Pleasures of an old man:

Morning: contemplative evacuation, considering

The dried leaf, nature’s plan.


In the sun, the dog’s faeces

Crusts, whitens like coral.

We end in earth, from earth began.

In our own entrails, genesis.


If I listen I can hear the polyp build,

The silence thwanged by two waves of the sea.

Cracking a sea – louse, I make thunder split.


Godlike, annihilating godhead, art

And self, I abandon

Dead metaphors: the almond’s leaf – like heart,


The ripe brain rotting like a yellow nut


Its babel of sea – lice, sandfly and maggot,


That green wine bottle’s gospel choked with sand,

Labelled, a wrecked ship,

Clenched seaward nailed and white as a man’s hand.



Perhaps meaning to dispel the romantic associations which many persons have about living in a desert island, “The Castaway” shows the unpleasant sides of being a  castaway.

The stanzas are quite short, ranging from one to three lines. In the first stanza, the persona is searching the horizon for some sign of human life. However, in the second, one line stanza, he notes that no matter how long he looks, he does not see any such sign. Throughout the remaining stanzas, he is describing certain elements around him as well as his feelings of hysteria.  He then informs the reader of the fact that he sent out  “a green wine bottle,” with a message of distress but it for, it is “clenched seaward nailed and white as a man’s hand.”

The lines of “The Castaway” are deliberately run on to perhaps show the persona’s wandering and monotonous existence. Walcott also uses rhyming words, but they are not in a set pattern. Words such as “lie” and “multiply” which allows the reader to see that as the persona is lying alone on a deserted island, he may experience hallucinations. Also, “sand” and “hand” give the impression that the sand has a tight grasp on the bottle and thus, the message would never be conveyed. Therefore, the sand is like a hand.

Walcott also makes use of a metaphor at the beginning of “The Castaway” – “the starved eye devours.”  This metaphor of starvation and longing is further extended when the persona seeks “a morsel/Of a sail.”  He also uses the ”almond’s leaf – like heart … like a yellow nut” which is so overused that can now be considered dead. Additionally, he makes mention of the biblical allusion of the “babel”- a confusion of sounds as well as the Tower of Babel in the Old Testament, where men tried to build a tower as a gateway to God. God then caused them to speak different languages and thus, they were unable to understand each other. Another biblical reference is the word “genesis” – the first book in the bible where Adam was created from dust. The final and most powerful biblical allusion is “Clenched seaward nailed and white ….” which may be seen as an image of Christ’s crucifixion.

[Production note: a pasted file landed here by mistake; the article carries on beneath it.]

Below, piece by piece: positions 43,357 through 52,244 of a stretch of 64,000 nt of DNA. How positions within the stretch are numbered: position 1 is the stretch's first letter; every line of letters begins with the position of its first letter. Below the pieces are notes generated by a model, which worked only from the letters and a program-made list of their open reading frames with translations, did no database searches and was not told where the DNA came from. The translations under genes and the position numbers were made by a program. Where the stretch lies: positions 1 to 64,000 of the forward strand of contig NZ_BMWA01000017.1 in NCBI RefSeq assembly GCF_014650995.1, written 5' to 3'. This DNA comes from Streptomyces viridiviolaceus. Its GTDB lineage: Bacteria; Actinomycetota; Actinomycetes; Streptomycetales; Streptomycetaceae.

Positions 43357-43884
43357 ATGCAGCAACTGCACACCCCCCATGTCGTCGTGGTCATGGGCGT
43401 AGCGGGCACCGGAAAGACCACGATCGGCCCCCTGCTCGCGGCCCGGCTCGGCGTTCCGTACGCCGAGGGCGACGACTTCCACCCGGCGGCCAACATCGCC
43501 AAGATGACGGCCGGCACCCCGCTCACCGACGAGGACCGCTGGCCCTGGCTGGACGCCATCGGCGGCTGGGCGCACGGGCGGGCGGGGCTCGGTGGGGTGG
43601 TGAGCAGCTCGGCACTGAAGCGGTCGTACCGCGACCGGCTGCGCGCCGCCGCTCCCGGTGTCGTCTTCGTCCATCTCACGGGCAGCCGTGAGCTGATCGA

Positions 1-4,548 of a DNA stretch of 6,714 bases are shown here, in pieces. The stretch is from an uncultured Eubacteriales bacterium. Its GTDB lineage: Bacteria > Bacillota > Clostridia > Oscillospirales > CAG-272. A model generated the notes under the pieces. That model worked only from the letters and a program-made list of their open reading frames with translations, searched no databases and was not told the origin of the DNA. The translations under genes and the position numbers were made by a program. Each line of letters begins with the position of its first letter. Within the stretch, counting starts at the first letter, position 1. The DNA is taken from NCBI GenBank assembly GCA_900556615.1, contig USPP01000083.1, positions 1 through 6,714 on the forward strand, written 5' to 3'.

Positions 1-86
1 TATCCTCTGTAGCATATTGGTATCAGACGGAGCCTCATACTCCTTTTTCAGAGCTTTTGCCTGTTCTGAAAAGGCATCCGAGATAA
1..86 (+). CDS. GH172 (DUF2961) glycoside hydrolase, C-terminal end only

The poem is written the first person which is evokes empathy for the castaway. The reader will also be able to identify with the castaway’s situation.


The diction of “The Castaway” revolves mostly around the sea – the castaway’s sole companion and means of escape. Therefore, he refers to the “corals…seascape …

waves … polyp” and “sand.”  Walcott utilises distasteful vocabulary to allow the reader to see just how depressing and lonely being stranded on a deserted island can be. Therefore, he uses words such as  “starved… afraid … faeces … sandflies” and “maggots” to convey this idea.

Silence is a very important aspect of the poem for, it can be seen as an inspiration serving as a motivating force for expressing oneself through writing. However, it can also be the source of the hysteria for there is no one to talk to.

Towards the end of the poem, the reader is prepared for the despair with which the poem closes. Here, the castaway renounces himself as well as the world – “… art/And self I abandon”

Walcott’s “The Castaway” as with all of his poems, is dynamic and there is nothing about it that I would change.


















Oddjob, A Bull Terrier


You prepare for one sorrow,

but another comes.

It is not like the weather,

you cannot brace yourself,

the unreadiness is all.

Your companion, the woman,

the friend next to you,

the child at your side,

and the dog,

we tremble for them,

we look seaward and muse

it will rain.

We shall get ready for rain;

you do not connect the sunlight altering

the darkening oleanders

in the sea – garden,

the gold going out of the palms.

You do not connect this,

the fleck of the drizzle

on your flesh

with the dog’s whimper,

the thunder doesn’t frighten,

the readiness is all;

what follows at your feet

is trying to tell you

the silence is all:

it is deeper than the readiness,

it is sea – deep,

earth – deep

love – deep.

The silence

is stronger than thunder,

we are stricken dumb and deep

as the animals who never utter love

as we do, except

it becomes unutterable

and must be said,

in a whimper,

in tears,

in the drizzle that comes to our eyes

not uttering the love thing’s name,

the silence of the dead,